Several polls have indicated recently that many Texans believe the Legislature can and should cut spending to dig itself out of a $27 billion budget hole. But strong majorities don’t want to cut education or health care.
As Frances Deviney, Texas’ KIDS COUNT director for the Center for Public Policy Priorities, pointed out at a breakfast presentation today: “Nobody wants to cut anything. They just like the concept of cuts.”
People obviously believe that there are huge pork barrels filled with wasted spending scattered throughout the state budget.
You can always find waste somewhere, depending on your definition of waste. I, for one, believe the Texas Enterprise Fund, which allows the governor to provide corporate welfare to businesses that don’t need it, is a form of wasteful spending.
But except for the most conservative, antigovernment types, most legislative budgetwriters know there isn’t enough real waste in state government to come anywhere close to closing the huge revenue shortfall they now confront. They know that without spending the Rainy Day Fund and finding new revenue, harmful cuts to education and health care will have to be made.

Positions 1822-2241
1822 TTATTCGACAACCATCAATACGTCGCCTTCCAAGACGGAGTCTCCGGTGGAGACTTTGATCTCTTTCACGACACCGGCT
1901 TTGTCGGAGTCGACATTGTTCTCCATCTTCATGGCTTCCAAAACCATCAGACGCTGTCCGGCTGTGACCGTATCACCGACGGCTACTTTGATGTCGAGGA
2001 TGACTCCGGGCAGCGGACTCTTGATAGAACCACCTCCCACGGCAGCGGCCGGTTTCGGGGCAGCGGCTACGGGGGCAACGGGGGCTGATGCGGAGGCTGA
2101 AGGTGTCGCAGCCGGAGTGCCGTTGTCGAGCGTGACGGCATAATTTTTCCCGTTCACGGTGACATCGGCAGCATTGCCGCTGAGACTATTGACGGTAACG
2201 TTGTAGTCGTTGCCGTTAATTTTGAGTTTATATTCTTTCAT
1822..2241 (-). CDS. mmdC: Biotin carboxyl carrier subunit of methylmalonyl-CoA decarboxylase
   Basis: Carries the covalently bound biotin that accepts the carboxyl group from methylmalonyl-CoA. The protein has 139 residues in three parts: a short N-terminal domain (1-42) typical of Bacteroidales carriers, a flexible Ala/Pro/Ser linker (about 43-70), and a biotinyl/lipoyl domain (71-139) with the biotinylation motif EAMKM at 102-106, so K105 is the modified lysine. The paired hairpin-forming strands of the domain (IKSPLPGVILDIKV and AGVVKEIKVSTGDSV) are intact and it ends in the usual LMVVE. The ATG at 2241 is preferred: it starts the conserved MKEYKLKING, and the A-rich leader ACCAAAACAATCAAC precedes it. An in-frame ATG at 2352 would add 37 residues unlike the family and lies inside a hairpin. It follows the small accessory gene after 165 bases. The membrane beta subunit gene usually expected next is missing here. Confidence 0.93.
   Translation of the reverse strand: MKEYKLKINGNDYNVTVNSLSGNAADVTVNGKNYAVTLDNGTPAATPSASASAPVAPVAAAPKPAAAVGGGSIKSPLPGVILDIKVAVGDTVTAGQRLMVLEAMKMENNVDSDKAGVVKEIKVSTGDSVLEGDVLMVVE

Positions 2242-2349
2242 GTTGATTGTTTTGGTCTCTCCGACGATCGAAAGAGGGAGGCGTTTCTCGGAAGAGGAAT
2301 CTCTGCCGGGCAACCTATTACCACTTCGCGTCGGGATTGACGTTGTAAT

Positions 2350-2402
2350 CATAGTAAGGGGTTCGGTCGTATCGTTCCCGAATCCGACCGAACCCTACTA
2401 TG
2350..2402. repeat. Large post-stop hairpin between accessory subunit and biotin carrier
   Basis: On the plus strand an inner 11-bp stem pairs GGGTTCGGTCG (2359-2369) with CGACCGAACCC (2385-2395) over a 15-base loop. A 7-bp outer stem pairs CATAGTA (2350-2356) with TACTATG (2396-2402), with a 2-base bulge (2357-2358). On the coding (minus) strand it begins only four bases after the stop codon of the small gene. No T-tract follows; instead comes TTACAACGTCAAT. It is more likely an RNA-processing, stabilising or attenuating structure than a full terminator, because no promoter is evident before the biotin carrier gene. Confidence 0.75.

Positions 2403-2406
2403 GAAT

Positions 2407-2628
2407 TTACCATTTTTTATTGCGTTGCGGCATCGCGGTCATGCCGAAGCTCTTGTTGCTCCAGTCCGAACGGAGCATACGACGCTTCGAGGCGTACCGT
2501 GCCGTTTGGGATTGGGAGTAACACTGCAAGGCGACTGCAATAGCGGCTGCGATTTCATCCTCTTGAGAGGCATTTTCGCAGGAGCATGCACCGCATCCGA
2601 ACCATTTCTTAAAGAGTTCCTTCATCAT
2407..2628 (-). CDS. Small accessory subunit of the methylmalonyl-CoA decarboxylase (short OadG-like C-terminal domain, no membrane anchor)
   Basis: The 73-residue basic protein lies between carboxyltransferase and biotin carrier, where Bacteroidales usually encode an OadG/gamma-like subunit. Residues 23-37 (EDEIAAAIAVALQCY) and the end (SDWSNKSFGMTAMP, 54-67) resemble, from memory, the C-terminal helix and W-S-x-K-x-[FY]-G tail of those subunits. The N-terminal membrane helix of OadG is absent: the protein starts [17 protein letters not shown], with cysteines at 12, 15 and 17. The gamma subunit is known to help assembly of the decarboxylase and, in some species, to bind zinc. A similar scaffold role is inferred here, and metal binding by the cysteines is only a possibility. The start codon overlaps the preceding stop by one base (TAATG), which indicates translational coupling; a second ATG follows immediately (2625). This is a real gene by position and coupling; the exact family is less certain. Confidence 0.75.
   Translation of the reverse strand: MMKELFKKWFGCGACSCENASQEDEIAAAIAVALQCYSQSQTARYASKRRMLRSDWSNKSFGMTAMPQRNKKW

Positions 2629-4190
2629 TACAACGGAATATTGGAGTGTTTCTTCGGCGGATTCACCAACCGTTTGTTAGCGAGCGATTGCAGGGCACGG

So, why do many Texans not believe them?
For years, political candidates and officeholders have been barraging Texans and other American voters with pronouncements against “excessive red tape” and campaign promises to “cut government waste.” In so doing, they have reinforced a public misperception that there is such a thing as a “free lunch,” that government can provide topnotch public schools and provide a safety net for the poor and infirm without anyone having to dig too deeply into their pockets to pay for them.
Gov. Rick Perry has been a champion of the “free lunch” myth. But he has been governor for more than 10 years, and since 2003 his fellow Republicans have been in charge of the Legislature.
So, if there were still a lot of wasted spending in Texas government, whose fault would that be?
No, the tons of waste aren’t there, just a bunch of political mythspreaders.